$45,001 to $120,000

 $5,092 plus 32.5 cents for each $1 over $45,000

 $120,001 to $180,000

 $29,467 plus 37 cents for each $1 over $120,000

 $180,001 and over

 $51,667 plus 45 cents for each $1 over $180,000


5.    LMITO for 2020-21

By retaining LMITO for 2020-21 income year, a tax reduction of up to $1,080 will be available. Unused LMITO cannot be refunded.  It does not reduce the Medicare levy.

 Taxable income


 $37,000 or less


 Between $37,001 to $48,000

 $255 plus 7.5 cents for every dollar above $37,000 up to a maximum of $1,080

 Between 48,001 and $90,000


 Between 90,001 and $126,000

 $1,080 minus 3 cents for every dollar above $90,000


6.    CGT exemption for granny flat arrangements

The CGT exemption for granny flats will apply to arrangements for older Australians or those with a disability.  The exemption will only apply if there is a formal written agreement.

The proposed effective date is the first income year after the date of Royal Assent of the enabling legislation. The measure is to remove CGT impediments, reducing the risk of abuse of older Australians.

7.    Other tax & corporate measures

  • The Government will increase the small business entity threshold from $10m to $50m per annum for a range of small business concessions.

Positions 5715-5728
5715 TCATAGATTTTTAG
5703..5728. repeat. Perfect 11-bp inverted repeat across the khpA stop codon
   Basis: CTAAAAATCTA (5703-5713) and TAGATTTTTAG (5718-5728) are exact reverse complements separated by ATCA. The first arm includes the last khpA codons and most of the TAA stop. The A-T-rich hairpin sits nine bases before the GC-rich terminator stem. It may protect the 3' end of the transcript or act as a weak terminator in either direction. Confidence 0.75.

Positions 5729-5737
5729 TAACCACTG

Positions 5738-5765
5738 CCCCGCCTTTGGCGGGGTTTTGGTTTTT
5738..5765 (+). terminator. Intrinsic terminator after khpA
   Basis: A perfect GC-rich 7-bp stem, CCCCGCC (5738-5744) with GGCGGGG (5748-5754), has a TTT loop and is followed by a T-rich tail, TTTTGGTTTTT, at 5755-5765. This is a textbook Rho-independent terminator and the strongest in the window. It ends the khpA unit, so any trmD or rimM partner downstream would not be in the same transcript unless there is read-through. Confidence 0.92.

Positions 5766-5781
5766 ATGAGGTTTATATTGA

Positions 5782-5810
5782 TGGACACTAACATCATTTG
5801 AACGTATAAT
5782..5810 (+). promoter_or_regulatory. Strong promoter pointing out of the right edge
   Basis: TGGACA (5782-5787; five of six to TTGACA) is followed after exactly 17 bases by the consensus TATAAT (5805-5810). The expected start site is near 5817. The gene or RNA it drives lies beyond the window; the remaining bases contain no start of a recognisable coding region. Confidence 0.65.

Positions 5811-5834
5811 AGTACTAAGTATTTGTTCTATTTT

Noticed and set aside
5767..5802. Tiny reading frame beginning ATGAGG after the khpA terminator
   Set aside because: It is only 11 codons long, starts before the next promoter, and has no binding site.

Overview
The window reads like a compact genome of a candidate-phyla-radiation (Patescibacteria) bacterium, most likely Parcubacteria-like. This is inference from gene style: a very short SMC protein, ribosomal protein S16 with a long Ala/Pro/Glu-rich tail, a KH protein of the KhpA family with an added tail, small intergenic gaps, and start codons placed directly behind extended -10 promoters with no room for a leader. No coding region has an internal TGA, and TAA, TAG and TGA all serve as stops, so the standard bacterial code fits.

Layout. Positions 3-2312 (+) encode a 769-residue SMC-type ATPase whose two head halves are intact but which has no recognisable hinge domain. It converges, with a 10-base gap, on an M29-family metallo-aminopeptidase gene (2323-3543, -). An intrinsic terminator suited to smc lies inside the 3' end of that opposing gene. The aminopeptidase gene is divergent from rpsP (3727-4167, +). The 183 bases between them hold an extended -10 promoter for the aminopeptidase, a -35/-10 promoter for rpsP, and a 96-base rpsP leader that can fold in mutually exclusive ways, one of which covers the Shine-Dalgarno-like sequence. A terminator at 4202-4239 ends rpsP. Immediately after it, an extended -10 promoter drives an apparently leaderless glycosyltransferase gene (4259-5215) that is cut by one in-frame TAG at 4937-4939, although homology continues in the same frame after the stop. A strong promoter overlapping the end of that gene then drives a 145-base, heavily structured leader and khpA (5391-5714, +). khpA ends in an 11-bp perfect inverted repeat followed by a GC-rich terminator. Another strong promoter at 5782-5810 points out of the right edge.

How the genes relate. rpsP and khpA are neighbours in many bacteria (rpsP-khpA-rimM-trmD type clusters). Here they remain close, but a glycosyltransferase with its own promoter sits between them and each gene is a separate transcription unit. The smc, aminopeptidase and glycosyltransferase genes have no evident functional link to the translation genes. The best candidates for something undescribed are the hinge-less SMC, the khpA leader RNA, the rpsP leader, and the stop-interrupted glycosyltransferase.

• Businesses with aggregated annual turnover of less than $5 billion can immediately deduct the full cost of new eligible depreciating assets that are first used or installed by 30 June 2022.
  • FBT exemption for employer-provided retraining and reskilling benefits for redundant or soon to be redundant employees.
  • A loss carry-back regime will be introduced.  Eligible corporate entities with less than $5 billion turnover can carry back losses made in the 2019-20, 2020-21 and 2021-22 financial years to a prior financial year’s income tax liability in the 2018-19, 2019-20 and 2020-21 financial years, with limitations.
  • Clarifying the “corporate residency” test for non-Australian incorporated companies.  A company that is incorporated offshore will be treated as an Australian resident if it has a significant economic connection to Australia, where both the company’s core commercial activities are undertaken in Australia, and its central management and control is in Australia.

For further information regarding this article, please contact SUPERCentral on 02 8296 6266.